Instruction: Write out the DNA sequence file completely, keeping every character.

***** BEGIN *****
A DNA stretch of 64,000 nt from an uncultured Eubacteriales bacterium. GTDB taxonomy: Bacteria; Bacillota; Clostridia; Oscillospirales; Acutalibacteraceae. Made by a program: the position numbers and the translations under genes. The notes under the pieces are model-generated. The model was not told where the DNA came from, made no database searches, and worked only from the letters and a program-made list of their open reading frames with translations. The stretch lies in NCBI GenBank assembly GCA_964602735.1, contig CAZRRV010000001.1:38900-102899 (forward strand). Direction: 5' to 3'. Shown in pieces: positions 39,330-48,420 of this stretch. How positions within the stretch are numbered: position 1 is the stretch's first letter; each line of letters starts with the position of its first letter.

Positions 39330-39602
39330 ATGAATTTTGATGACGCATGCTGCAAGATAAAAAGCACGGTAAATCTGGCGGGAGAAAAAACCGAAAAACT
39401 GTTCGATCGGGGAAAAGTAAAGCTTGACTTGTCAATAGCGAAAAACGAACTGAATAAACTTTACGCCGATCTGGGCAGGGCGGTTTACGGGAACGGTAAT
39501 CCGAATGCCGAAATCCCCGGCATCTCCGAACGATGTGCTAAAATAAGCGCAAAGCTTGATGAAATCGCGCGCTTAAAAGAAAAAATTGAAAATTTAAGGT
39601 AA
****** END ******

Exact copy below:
A DNA stretch of 64,000 nt from an uncultured Eubacteriales bacterium. GTDB taxonomy: Bacteria; Bacillota; Clostridia; Oscillospirales; Acutalibacteraceae. Made by a program: the position numbers and the translations under genes. The notes under the pieces are model-generated. The model was not told where the DNA came from, made no database searches, and worked only from the letters and a program-made list of their open reading frames with translations. The stretch lies in NCBI GenBank assembly GCA_964602735.1, contig CAZRRV010000001.1:38900-102899 (forward strand). Direction: 5' to 3'. Shown in pieces: positions 39,330-48,420 of this stretch. How positions within the stretch are numbered: position 1 is the stretch's first letter; each line of letters starts with the position of its first letter.

Positions 39330-39602
39330 ATGAATTTTGATGACGCATGCTGCAAGATAAAAAGCACGGTAAATCTGGCGGGAGAAAAAACCGAAAAACT
39401 GTTCGATCGGGGAAAAGTAAAGCTTGACTTGTCAATAGCGAAAAACGAACTGAATAAACTTTACGCCGATCTGGGCAGGGCGGTTTACGGGAACGGTAAT
39501 CCGAATGCCGAAATCCCCGGCATCTCCGAACGATGTGCTAAAATAAGCGCAAAGCTTGATGAAATCGCGCGCTTAAAAGAAAAAATTGAAAATTTAAGGT
39601 AA